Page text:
ZF Blog

Zend\Db in ZF 2.1

Zend\Db just got a little better with the release of Zend Framework 2.1. All the cool things you could do on Mysql, SQLite, Postgresql and SQL Server can now be done on DB2 and Oracle. In addition, a number of additions were brought into the Zend\Db\Sql\Select object as well.

Connecting to DB2 and Oracle

Connecting to DB2 whether on Windows, *nix, Mac, or the IBM i, is the same as any other driver - using the array notation:

use Zend\Db\Adapter\Adapter as DbAdapter;

// DB2 Connection
$adapter = new DbAdapter(array(
'driver' => 'IbmDb2',
'database' => '*LOCAL',
'username' => '',
'password' => '',
'driver_options' => array(
'i5_naming' => DB2_I5_NAMING_ON,
'i5_libl' => 'LIB1 LIB2 LIB3'
'platform_options' => array('quote_identifiers' => false)

// Oracle Connection
$adapter = new DbAdapter(array(
'driver' => 'Oci8',
'hostname' => 'localhost/XE',
'username' => 'developer',
'password' => 'developer'

Both Oracle and DB2 carry different conventional usage patterns and workflows than their more modern successors in the relational database space. As such, certain default behaviors can be turned off. For example, by default, when queries are generated via any of the Zend\Db\Sql object (SQL abstraction), all known identifiers are identifier quoted. That means if a developer wrote: $select->from('foo'); then "foo" would be quoted in the database platform specific way. For MySQL this means back-ticks, like `foo`, and for most other database that means being quoted with double quotes. In cases of Oracle and DB2 where there is a pronounced history of not quoting identifiers, Zend\Db\Adapter can be provided an option to turn this off - as you can see above in the "platform_options".

Once an adapter is created, it can be used by any of the Zend\Db API. Here are a few examples of what you can do:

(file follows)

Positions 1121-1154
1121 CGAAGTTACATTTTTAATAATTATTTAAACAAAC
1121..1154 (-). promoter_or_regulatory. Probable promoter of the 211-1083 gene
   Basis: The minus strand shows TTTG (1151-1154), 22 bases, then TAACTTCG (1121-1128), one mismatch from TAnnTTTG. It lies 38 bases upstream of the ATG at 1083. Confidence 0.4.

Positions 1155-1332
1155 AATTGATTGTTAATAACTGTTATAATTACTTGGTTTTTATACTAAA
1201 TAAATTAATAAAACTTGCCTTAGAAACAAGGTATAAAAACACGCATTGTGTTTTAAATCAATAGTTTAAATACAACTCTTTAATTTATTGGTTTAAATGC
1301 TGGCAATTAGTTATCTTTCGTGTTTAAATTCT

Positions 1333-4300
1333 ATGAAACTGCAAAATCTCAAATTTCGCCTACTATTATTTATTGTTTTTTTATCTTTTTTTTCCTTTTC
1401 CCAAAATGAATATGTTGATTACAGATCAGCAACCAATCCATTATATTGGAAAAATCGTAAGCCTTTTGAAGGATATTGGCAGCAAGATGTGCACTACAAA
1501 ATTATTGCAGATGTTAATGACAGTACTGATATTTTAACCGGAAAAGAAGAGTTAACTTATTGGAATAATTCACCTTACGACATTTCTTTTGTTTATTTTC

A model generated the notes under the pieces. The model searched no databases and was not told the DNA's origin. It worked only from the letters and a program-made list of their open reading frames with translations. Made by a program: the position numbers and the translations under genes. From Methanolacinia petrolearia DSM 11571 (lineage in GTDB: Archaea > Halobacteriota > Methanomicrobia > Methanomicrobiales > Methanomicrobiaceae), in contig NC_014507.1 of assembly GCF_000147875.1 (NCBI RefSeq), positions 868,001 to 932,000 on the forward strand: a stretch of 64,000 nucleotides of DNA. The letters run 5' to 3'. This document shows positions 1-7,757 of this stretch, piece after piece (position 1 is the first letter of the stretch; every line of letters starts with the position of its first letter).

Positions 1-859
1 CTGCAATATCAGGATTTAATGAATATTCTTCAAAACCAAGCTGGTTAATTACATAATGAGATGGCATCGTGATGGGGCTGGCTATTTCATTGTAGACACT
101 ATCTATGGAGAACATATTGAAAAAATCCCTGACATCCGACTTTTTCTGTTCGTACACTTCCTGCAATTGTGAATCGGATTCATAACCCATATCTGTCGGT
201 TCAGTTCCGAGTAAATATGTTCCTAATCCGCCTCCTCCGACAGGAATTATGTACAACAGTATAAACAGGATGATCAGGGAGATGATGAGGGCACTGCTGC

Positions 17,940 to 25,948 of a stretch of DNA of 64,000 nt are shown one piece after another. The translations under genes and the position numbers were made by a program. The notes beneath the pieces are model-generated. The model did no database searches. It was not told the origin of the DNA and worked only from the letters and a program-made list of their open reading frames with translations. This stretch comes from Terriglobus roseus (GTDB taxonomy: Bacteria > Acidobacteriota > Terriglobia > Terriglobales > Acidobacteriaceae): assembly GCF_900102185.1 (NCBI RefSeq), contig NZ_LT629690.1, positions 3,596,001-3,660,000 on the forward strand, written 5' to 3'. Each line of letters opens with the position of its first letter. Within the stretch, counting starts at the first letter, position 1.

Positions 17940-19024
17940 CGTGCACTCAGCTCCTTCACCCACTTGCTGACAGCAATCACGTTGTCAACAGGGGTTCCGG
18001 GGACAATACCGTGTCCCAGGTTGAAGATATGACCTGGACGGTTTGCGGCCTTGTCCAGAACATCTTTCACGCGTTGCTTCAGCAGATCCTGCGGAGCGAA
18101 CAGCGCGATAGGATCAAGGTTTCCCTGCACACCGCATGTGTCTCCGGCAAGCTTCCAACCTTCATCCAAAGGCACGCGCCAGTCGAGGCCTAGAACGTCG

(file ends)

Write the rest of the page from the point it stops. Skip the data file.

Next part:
// Zend\Db\TableGateway
use Zend\Db\TableGateway\TableGateway;
$table = new TableGateway('ARTIST'), $adapter);
$results $table->select(array('ARTIST_ID > ?' => 5000));

// iterate results outputting each column
foreach ($results as $row) {
  foreach (
$row as $col) {
'&lt;td&gt;' $col '&lt;/td&gt;';

A more complex query:

// complex query
$sql = new Sql($adapter);
$select $sql->select()->from('ARTIST')
columns(array()) // no columns from main table
$statement $sql->prepareStatementFromSqlObject($select);
foreach (
$statement->execute() as $row) {
// var_dump($row);

Other Interesting Additions to Zend\Db\Sql

Join From SubSelect:

= new Select;
$select = new Select;
$select->from('foo')->join(array('z' => $select39subselect), 'z.foo = bar.id');

/* produces SQL92 SQL (newlines added for readability):
SELECT "foo".*, "z".*
    FROM "foo"
        SELECT "bar".* FROM "bar"
            WHERE "y" LIKE '%Foo%'
        ) AS "z" ON "z"."foo" = "bar"."id"

Expressions inside Order:

= new Select;
$select->order(new Expression('RAND()'));

Call to Action

Since our DB2 and Oracle drivers are new, we are sure they are not perfect yet and can be improved to better allow a more natural workflow for the database needs of a DB2 or Oracle developer. If you find anything that is a bug, or feature request, please take the time to fill out an issue on our github repository for ZF2:

Happy ZFing!

Return to entries

blog comments powered by Disqus